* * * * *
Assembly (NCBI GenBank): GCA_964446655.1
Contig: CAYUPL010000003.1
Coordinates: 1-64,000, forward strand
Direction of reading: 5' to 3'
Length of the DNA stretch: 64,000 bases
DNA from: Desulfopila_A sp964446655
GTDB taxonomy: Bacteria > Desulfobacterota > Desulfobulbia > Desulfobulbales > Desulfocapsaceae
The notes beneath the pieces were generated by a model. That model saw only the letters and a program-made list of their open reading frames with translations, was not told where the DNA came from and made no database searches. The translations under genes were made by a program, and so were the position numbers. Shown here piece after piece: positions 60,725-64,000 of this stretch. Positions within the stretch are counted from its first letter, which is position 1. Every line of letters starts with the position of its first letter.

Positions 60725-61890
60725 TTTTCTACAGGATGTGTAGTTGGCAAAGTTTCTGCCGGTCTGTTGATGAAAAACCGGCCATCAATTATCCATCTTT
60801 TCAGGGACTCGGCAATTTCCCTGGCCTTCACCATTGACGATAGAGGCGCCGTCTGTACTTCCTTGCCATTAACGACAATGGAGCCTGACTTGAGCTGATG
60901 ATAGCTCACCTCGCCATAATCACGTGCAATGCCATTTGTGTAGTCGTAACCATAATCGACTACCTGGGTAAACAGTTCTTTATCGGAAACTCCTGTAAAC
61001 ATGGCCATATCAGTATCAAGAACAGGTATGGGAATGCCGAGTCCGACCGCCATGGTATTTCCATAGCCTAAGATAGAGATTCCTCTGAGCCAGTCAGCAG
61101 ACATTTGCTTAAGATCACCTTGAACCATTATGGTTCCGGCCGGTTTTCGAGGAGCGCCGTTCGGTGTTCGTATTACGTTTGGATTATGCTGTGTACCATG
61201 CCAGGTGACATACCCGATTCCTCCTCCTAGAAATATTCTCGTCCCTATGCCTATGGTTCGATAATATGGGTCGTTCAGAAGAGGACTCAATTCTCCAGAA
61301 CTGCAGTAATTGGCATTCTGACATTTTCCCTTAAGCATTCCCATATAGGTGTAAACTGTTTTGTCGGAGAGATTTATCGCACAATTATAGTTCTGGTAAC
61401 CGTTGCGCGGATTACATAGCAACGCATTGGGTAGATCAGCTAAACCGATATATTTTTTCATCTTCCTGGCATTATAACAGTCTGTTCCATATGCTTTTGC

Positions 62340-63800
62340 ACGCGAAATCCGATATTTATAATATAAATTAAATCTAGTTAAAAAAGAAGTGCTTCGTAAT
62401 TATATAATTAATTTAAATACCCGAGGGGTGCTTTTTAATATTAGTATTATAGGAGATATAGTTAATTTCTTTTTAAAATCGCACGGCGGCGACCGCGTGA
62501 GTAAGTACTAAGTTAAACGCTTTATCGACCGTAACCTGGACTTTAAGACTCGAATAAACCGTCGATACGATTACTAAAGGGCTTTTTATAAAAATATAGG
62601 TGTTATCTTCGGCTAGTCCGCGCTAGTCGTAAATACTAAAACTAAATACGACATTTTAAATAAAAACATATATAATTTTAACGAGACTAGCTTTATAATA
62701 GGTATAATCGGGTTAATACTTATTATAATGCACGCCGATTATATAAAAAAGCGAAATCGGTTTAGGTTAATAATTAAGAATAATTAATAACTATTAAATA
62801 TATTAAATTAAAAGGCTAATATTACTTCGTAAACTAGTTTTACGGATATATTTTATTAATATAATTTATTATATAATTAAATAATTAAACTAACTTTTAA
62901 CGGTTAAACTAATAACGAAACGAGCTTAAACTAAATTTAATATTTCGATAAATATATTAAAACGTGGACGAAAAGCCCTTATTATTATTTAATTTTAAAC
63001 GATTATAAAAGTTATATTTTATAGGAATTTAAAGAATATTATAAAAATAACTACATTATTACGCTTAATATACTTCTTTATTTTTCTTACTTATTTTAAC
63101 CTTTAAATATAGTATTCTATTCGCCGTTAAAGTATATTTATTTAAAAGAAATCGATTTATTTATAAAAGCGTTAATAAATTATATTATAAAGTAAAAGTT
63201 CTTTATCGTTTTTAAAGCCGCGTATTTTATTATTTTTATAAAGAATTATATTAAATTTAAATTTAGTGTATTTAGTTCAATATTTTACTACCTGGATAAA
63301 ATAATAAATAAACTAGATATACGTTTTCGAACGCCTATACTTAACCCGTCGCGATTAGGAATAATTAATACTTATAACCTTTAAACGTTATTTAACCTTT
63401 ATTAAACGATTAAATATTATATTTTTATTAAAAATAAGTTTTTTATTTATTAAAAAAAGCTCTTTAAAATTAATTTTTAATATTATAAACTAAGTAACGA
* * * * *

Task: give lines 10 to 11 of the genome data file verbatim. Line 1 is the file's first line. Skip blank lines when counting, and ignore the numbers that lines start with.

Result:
60725 TTTTCTACAGGATGTGTAGTTGGCAAAGTTTCTGCCGGTCTGTTGATGAAAAACCGGCCATCAATTATCCATCTTT
60801 TCAGGGACTCGGCAATTTCCCTGGCCTTCACCATTGACGATAGAGGCGCCGTCTGTACTTCCTTGCCATTAACGACAATGGAGCCTGACTTGAGCTGATG